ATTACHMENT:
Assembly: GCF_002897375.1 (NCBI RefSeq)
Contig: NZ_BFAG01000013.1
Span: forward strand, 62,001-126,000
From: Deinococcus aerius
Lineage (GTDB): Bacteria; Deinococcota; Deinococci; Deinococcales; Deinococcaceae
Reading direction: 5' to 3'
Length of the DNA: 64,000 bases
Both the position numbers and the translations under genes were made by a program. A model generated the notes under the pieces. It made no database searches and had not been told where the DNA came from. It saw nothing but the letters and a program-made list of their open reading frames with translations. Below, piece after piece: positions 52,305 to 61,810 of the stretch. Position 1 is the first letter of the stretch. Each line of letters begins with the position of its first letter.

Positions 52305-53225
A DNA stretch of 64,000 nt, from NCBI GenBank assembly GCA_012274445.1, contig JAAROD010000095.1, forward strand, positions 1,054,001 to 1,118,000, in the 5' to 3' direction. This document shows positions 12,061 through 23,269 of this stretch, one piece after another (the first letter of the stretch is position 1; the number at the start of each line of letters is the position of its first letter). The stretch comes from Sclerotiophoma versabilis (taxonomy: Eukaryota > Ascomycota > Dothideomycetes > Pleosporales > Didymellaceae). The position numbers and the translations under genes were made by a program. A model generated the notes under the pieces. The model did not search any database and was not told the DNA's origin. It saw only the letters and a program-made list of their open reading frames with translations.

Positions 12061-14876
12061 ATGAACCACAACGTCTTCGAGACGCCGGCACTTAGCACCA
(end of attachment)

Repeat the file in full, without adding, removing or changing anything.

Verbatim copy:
Assembly: GCF_002897375.1 (NCBI RefSeq)
Contig: NZ_BFAG01000013.1
Span: forward strand, 62,001-126,000
From: Deinococcus aerius
Lineage (GTDB): Bacteria; Deinococcota; Deinococci; Deinococcales; Deinococcaceae
Reading direction: 5' to 3'
Length of the DNA: 64,000 bases
Both the position numbers and the translations under genes were made by a program. A model generated the notes under the pieces. It made no database searches and had not been told where the DNA came from. It saw nothing but the letters and a program-made list of their open reading frames with translations. Below, piece after piece: positions 52,305 to 61,810 of the stretch. Position 1 is the first letter of the stretch. Each line of letters begins with the position of its first letter.

Positions 52305-53225
A DNA stretch of 64,000 nt, from NCBI GenBank assembly GCA_012274445.1, contig JAAROD010000095.1, forward strand, positions 1,054,001 to 1,118,000, in the 5' to 3' direction. This document shows positions 12,061 through 23,269 of this stretch, one piece after another (the first letter of the stretch is position 1; the number at the start of each line of letters is the position of its first letter). The stretch comes from Sclerotiophoma versabilis (taxonomy: Eukaryota > Ascomycota > Dothideomycetes > Pleosporales > Didymellaceae). The position numbers and the translations under genes were made by a program. A model generated the notes under the pieces. The model did not search any database and was not told the DNA's origin. It saw only the letters and a program-made list of their open reading frames with translations.

Positions 12061-14876
12061 ATGAACCACAACGTCTTCGAGACGCCGGCACTTAGCACCA